Hercules Technology Growth Capital, Inc. (NYSE:HTGC) is a mid-sized Business Development Company ("BDC"), and the top public player in lending/investing to venture-backed technology companies. The common stock saw a big run-up in early 2012, and peaked at $11.50 on May 7. That was a 21% increase from a low of $9.53 in December 2011. The stock dropped to $10.21 by May 18, but has been on the ascendant since.
At time of writing, the stock is at $11.57, a 10.2x multiple of 2013 consensus earnings, and 1% off its 52-week high. The yield is 8.3%. Certainly the stock is not cheap at these levels. We are neutral on the stock, but we do tend to be reluctant to jump on stock band wagons (HTGC is up 13% in six weeks), and have missed perfectly good rallies in the past.
However, there is another "way to play" Hercules Technology. The company is one of many BDCs that has been issuing tradable unsecured Notes, which pay interest quarterly. The first issue of Notes occurred in April and another round of $39mn in new debt was issued last week. The Notes, which come due in 2019, have a coupon of 7.0%. The ticker for the Notes is HTGZ.
For cautious investors, the Hercules Senior Secured Notes might be worth a look. To explain why that might be the case we have to go the long way around because we have generally been very cautious about the numerous BDC unsecured Note issues that have come to market in recent months (and which show no signs of abating).
BDCs that have raised term debt of one kind or another in recent months include Ares Capital (NASDAQ:ARCC), Medley Capital (NYSE:MCC), Horizon Technology (NASDAQ:HRZN), THL Credit (NASDAQ:TCRD), Prospect Capital (NASDAQ:PSEC), as well as Gladstone Capital (NASDAQ:GLAD) and Gladstone Investment (NASDAQ:GAIN) through a Preferred Stock issuance which has all the attributes of a debt offering. We wrote an article on this subject on March 20, 2012.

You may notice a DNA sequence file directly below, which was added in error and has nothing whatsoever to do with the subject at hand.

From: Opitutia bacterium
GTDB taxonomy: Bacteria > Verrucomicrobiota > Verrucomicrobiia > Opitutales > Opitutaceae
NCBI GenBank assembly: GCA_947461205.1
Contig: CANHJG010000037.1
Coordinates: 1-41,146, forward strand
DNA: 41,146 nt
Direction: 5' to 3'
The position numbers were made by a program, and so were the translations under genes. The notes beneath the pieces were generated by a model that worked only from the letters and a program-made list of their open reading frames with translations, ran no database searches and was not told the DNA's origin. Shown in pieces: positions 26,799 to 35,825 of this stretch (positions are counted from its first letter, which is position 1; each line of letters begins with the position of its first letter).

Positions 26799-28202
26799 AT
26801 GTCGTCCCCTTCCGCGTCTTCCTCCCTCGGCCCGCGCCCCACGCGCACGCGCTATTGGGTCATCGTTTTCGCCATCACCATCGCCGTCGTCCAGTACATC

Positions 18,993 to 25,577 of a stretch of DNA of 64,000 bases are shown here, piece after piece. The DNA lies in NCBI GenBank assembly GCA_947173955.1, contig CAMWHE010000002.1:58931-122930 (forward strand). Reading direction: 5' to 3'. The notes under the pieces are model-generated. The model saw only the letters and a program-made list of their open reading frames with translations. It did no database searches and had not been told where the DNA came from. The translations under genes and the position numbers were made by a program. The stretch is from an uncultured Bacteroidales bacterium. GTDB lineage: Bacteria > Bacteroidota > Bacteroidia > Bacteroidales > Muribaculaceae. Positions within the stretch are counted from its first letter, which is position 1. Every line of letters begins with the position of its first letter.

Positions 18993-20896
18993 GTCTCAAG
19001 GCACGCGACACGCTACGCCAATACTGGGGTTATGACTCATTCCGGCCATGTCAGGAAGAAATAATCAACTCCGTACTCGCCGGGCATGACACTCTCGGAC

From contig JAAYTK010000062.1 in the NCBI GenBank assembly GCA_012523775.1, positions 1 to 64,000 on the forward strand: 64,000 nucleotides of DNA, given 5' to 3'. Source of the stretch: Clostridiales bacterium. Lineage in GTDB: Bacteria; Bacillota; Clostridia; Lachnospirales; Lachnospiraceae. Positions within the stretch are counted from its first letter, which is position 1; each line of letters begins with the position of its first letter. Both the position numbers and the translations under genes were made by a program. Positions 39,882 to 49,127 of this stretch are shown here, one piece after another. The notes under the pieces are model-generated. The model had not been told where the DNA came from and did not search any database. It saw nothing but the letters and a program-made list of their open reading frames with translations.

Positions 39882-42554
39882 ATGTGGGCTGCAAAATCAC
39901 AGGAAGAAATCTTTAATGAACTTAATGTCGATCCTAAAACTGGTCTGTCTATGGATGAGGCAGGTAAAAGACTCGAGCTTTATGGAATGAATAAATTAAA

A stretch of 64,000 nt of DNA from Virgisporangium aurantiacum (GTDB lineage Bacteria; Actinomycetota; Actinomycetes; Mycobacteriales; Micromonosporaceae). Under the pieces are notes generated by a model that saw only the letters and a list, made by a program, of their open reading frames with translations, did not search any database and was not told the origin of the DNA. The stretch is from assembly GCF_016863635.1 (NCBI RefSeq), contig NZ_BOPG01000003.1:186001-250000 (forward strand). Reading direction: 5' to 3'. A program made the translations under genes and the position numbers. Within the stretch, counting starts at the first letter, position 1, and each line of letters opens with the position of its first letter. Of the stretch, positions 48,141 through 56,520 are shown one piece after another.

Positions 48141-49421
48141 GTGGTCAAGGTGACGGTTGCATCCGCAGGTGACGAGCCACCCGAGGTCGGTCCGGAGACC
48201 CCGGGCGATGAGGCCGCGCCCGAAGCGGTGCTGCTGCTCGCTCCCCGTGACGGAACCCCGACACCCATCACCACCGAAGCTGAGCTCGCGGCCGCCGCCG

Here's a run-down on why we are generally cautious about investing in BDC Notes, as a rule:
Covenant Lite or Covenant Free? Besides being unsecured, these Notes typically have very few covenant protections. To be brutally honest, there are no meaningful covenant protections.
Structural Subordination: The worst of it, though, is that the so-called Senior Notes are structurally subordinated to all the secured debt the borrower enjoys with it's bank lenders, and any subsidiary entities that have borrowing facilities. This does not make much of a difference at the current time when BDCs are doing well, bad debts are low, and cash flow is sufficient to pay interest on the Revolver, the Notes and a handsome dividend to shareholders.
However, these Notes are usually 5-7 years in length, virtually guaranteeing that the BDCs will face at least one more recession during their term. The Great Recession showed that BDCs can go from having no bad debts during good times to seeing 20%-40% of their investments getting into trouble.
Do We Have A Problem Here? Okay, you might say, but BDCs, thanks to their peculiar structure, are not highly leveraged, even when secured and unsecured debt is added together. Investment Assets at their lowest permitted level are a minimum 200% of debt. Or, in other words, a BDC would have to write-off 50% of its assets before debt holders would be in the firing line for losses. On paper, that's true, but that is not the risk we are most concerned about.
Let's assume a recession occurs, chances are the senior secured Revolving loans will go into default. Unlike the Notes, the banks that provide senior secured debt have covenants in their loan agreements. Many covenants. Even if a BDC manages to avoid defaulting under the standard 200% asset coverage test, there are fixed charge covenants, maximum write-off covenants, diversification covenants etc.
If a default occurs, and in the general atmosphere of fear and concern about the future that any recession brings on, the banks will require the BDC borrowers to repay any outstandings either on very short notice (under the age old lending theory that things are only going to get worse and that the banks are not being paid to take those kind of risks - which is essentially true), or to amortize down the loan over a longer period. In the latter case, all loan repayments received by the BDC from its portfolio companies (including interest in some cases) is applied to the repayment of the senior secured lender.